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RC
Numerade Educator

# Heat capacity is the amount of heat required to change the temperature of a mass unit by one degree. The symbol for heat capacity is "C". The specific heat capacity of a substance is the heat capacity per unit mass. The heat capacity of a substance varies with temperature, and certain materials have a very large heat capacity. The specific heat capacity, also called the specific heat, is the heat capacity per unit mass of a substance. The SI unit for specific heat capacity is joules per kilogram kelvin, although the calorie (cal) and the kilogram calorie are still in wide use.

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##### Top Educators   ##### Aspen F.

University of Sheffield ##### Jared E.

University of Winnipeg

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#### Physics 101 Mechanics

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### Video Transcript

Welcome to our second example video. Looking at specific heats and Kalorama Tree this video. We're going to consider some water telling ourselves that we have 2 kg of water that are at that are frozen, and we want to find out how much energy is it going to take to turn these 2 kg of water I e. Ice into water vapor. Okay, so the first thing we need to be able to raise the temperature of the ice up to the melting temperature, which is zero degrees Celsius If we say we start at negative 10 degrees Celsius ice, that means that the heat is going to take, so we'll call this Q one. The heat is going to require to raise a 10 degrees Celsius is going to be the mass 2 kg multiplied by the specific heat of ice, which is 2090 Jules per kilogram. Kelvin multiplied by the change in temperature, which in this case is going to be 10 now, remember, because this is a change in temperature. 10 kelvin is the same as 10 degrees Celsius. Next, we need to deal with the latent heat of fusion. That is, we're going to go from a solid to a liquid were melting it. So then cue to the next step will be equal to the Mass 2 kg times latent heat of fusion, which is 3.33 times 10 to the five Jules per kilogram. Hopefully, you can see here we're already going to have a very large number of jewels required to do this. Next, we need to heat it up to our vaporization temperature, which is 100 degrees Celsius. So that's going to be 2 kg of liquid water multiplied by it's specific heat, which is 4190 jewels per kilogram. Kelvin, all multiplied by the change in temperature, which is 100. And then we have to vaporize. That's that's going to be Q four is equal to 2 kg of still liquid water multiplied by the latent heat of vaporization, which is 22.6 times 10 to the five Jules per kilogram. So that is a lot of heat that it is going to require in order to get this to these 2 kg to go all the way from being frozen, being ice all the way up to being water vapor. Now, um, this amount of heat kind of explains why it is so expensive to heat things industrially, if you aren't familiar with the industry, requires enormous temperatures because they generally require all sorts of phase changes. It's one of the ways that they tend to purify materials is by changing the face, Um, and so it costs a lot of heat to get through that latent heat of fusion and latent heat of vaporization.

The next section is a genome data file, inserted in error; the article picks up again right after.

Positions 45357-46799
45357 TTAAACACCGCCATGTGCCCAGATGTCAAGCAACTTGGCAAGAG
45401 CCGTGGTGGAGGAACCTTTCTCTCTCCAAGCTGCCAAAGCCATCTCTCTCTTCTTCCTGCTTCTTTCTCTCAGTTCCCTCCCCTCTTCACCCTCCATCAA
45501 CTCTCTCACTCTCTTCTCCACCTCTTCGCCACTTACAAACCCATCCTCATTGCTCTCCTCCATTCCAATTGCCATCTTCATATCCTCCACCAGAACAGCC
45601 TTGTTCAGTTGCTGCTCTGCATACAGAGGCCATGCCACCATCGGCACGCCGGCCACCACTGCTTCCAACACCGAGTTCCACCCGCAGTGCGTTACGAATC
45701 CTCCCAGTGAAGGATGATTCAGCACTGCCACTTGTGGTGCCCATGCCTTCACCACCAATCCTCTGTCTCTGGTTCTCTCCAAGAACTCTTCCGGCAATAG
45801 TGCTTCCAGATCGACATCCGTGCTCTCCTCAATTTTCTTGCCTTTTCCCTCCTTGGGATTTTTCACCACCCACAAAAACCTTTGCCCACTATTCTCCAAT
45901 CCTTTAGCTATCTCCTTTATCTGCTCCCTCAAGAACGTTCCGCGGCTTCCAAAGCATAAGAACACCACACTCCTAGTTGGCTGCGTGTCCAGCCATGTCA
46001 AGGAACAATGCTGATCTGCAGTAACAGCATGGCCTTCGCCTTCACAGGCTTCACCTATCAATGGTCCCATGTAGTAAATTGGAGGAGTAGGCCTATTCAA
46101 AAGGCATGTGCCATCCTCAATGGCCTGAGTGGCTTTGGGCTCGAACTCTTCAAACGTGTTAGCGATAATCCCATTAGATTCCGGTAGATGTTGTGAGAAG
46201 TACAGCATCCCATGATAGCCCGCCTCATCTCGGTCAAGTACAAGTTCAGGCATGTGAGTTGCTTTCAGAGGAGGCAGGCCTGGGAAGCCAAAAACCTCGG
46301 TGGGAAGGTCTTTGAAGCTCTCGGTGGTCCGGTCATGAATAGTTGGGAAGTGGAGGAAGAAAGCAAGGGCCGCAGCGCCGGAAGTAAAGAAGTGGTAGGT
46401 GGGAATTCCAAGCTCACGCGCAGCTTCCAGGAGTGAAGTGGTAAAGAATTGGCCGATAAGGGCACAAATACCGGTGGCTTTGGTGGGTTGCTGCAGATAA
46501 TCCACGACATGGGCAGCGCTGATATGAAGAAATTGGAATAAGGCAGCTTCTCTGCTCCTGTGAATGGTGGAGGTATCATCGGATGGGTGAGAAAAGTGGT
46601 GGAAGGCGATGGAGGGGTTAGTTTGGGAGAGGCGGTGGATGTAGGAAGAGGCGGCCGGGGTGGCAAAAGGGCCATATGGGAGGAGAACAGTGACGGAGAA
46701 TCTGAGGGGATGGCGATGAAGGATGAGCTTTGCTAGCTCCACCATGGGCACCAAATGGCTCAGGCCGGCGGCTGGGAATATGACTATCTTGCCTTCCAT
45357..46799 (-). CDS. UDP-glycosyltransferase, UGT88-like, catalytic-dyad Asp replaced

RC
University of North Carolina at Chapel Hill

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Kinetic Theory Of Gases

The Second Law of Thermodynamics

##### Top Physics 101 Mechanics Educators   ##### Aspen F.

University of Sheffield ##### Jared E.

University of Winnipeg